The biosimilar regulatory pathway specifies that a biosimilar is approvable for use in one or more indications on the basis of the biosimilar being highly similar to the reference product, notwithstanding minor differences that may exist in clinically inactive components, and that there are no clinically meaningful differences between the biosimilar and the reference product in terms of safety, purity, and potency.
This means that patients and their healthcare providers can be confident that the biosimilar will provide the same clinical outcomes as the reference product.
Extrapolation is the approval of a biosimilar for one or more conditions of use (known as “indications and usage”) for which its reference biological product is licensed but for which there may not be a separate clinical study for each approved indication. This approval is based on rigorous scientific evaluation of the existing data from the reference product, as well as the totality of all data (e.g., comparative analytical, functional, pharmacokinetic and pharmacodynamic, immunogenicity, and if conducted, clinical studies) obtained with the biosimilar in direct comparison to the reference product when it is known to the extent possible that the molecule works in the same way in both the studied and extrapolated indication.
There must also be no differences in mechanism of action, toxicity, or immunogenicity across indications. It is important to appreciate that extrapolation is based on the knowledge of the reference product and the totality of evidence obtained with the biosimilar molecule, and is not based on the clinical similarity of two or more different indications.
The FDA examines requests for extrapolation on a case-by-case basis. Every indication for which extrapolation is sought must be scientifically justified by the manufacturer seeking extrapolation for their product. Approval of an additional indication through scientifically valid extrapolation expedites the development of biosimilars and eliminates unnecessary clinical studies, thereby increasing patient access to important therapies.
Approval of an additional indication through scientifically valid extrapolation expedites the development of biosimilars and increases patient access to important therapies.
Scientific justification for extrapolation should address, for example, the following issues for the tested and extrapolated conditions of
The requirements to obtain an “interchangeabity” designation in the U.S. are separate from the requirements to be designated as “biosimilar.” FDA’s approval of an interchangeable biosimilar does not indicate a higher standard of biosimilarity, but that it underwent further clinical evaluation to allow it to be substituted for the reference product without first consulting the health care provider that wrote the prescription; subject to state law. Interchangeability is a secondary level of regulatory designation unique to the U.S. and is not a quality designation.
Interchangeable biosimilars are also called interchangeable biologics – the two terms mean the same thing.
According to U.S. law, an interchangeable biologic is a distinct category of biosimilar for which additional data is provided and is not a different product. To obtain an FDA designation of “interchangeability,” the manufacturer of a biosimilar typically must conduct an additional clinical study with multiple switches back and forth between the biosimilar and reference product. This clinical study must prove that for a product administered to an individual more than once, the risk in terms of safety or diminished efficacy of switching back and forth between the proposed interchangeable biologic and its reference product is not greater than the risk of using the reference product by itself, without switching. It must be established that the interchangeable biologic can be expected to have the same clinical result in all patients and indications for which the reference product is approved.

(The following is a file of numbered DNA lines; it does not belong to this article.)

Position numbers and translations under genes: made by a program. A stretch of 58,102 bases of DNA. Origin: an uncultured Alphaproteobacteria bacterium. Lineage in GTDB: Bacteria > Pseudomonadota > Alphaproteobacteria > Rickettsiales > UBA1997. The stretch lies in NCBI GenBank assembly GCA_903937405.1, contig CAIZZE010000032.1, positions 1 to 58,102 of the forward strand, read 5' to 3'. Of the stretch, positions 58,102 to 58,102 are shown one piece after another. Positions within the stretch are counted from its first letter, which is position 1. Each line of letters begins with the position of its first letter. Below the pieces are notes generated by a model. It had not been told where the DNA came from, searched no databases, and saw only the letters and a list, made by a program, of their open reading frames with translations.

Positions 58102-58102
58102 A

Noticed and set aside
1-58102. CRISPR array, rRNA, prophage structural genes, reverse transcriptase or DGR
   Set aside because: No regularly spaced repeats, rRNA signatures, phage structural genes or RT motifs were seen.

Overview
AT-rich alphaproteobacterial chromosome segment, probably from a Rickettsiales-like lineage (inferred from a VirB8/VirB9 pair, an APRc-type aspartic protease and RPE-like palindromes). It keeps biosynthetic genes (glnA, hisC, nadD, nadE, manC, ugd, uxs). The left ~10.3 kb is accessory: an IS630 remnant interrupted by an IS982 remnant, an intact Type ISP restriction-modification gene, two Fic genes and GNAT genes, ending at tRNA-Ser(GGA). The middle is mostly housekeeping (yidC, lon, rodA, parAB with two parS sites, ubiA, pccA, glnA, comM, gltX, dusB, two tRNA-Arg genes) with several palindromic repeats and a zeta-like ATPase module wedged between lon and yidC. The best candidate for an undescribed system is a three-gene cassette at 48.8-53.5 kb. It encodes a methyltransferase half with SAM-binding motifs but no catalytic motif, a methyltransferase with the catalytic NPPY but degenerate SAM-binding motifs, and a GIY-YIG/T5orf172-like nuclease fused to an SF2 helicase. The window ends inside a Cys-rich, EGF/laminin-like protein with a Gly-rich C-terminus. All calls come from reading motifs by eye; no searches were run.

There is no legal or regulatory requirement that suggests or requires that a biosimilar meet the statutory definition of interchangeability as a prerequisite for a physician to switch a patient from a reference product to a biosimilar. Physicians always have the freedom to prescribe whatever drug they believe is appropriate for their patients.
There are no additional quality requirements to establish interchangeability, as the additional data required is clinical in nature. In fact, the interchangeable biologic product is the same biosimilar product that was initially studied, but for which additional clinical information is provided to address the specific regulatory requirements.
After a product is approved as either a biosimilar or an interchangeable biologic, the FDA will publish this information in an online database called the Purple Book. The Purple Book is updated when the FDA licenses a biological product under section 351(a) (an original new biological drug) or section 351(k) (a biosimilar or interchangeable biologic) of the Public Health Service Act (PHSA). The Purple Book identifies the date of first licensure for biological product under section 351(a) and also specifies if a 351(k) biologic is a biosimilar or an interchangeable biosimilar. Health care professionals can check the Purple Book to see if a product is a biosimilar or an interchangeable biosimilar in a manner comparable to the way that the Orange Book is used to check if the FDA has found a generic drug to be bioequivalent to its reference product.
While the FDA will designate biosimilar interchangeability, U.S. states regulate the practice of pharmacy, including laws describing how and when a pharmacist can substitute one drug for another. State substitution laws permitting pharmacy-level substitution of an interchangeable biosimilar for a reference product are very similar from state-to-state, but there are some differences. Details of individual state substitution laws can be located here.